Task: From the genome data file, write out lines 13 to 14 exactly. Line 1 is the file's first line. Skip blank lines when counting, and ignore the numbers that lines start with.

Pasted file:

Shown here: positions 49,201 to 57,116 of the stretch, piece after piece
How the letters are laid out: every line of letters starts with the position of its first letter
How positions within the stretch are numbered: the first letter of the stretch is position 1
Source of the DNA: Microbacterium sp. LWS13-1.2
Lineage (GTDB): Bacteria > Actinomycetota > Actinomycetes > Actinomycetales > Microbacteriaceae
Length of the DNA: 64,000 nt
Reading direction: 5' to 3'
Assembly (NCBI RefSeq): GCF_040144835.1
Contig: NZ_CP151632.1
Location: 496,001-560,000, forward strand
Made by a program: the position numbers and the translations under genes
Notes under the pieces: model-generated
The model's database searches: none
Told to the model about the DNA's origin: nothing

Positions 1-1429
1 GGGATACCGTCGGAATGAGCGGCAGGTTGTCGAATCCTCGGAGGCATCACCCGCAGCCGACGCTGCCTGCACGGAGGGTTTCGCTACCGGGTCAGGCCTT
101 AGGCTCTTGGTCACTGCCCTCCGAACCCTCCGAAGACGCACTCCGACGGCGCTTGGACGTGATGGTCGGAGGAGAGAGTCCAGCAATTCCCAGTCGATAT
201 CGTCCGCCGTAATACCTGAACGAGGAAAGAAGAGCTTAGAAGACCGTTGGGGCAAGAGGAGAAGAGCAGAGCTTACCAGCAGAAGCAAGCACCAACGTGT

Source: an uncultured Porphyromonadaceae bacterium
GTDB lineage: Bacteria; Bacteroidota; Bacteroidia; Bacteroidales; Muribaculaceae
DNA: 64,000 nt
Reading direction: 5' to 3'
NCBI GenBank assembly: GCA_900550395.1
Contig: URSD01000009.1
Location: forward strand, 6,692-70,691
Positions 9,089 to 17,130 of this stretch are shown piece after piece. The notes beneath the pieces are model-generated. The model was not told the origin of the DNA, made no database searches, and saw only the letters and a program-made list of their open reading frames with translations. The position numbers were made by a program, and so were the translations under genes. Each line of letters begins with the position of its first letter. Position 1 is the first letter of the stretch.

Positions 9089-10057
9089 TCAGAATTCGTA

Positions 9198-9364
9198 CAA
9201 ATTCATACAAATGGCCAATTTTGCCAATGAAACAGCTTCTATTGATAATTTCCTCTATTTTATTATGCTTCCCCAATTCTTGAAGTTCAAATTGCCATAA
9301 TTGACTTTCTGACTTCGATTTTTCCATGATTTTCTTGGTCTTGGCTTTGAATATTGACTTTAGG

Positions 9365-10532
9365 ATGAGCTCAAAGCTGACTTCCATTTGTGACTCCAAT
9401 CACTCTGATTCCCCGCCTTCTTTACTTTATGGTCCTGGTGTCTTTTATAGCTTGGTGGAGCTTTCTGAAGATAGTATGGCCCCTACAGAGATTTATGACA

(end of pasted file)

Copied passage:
The model's database searches: none
Told to the model about the DNA's origin: nothing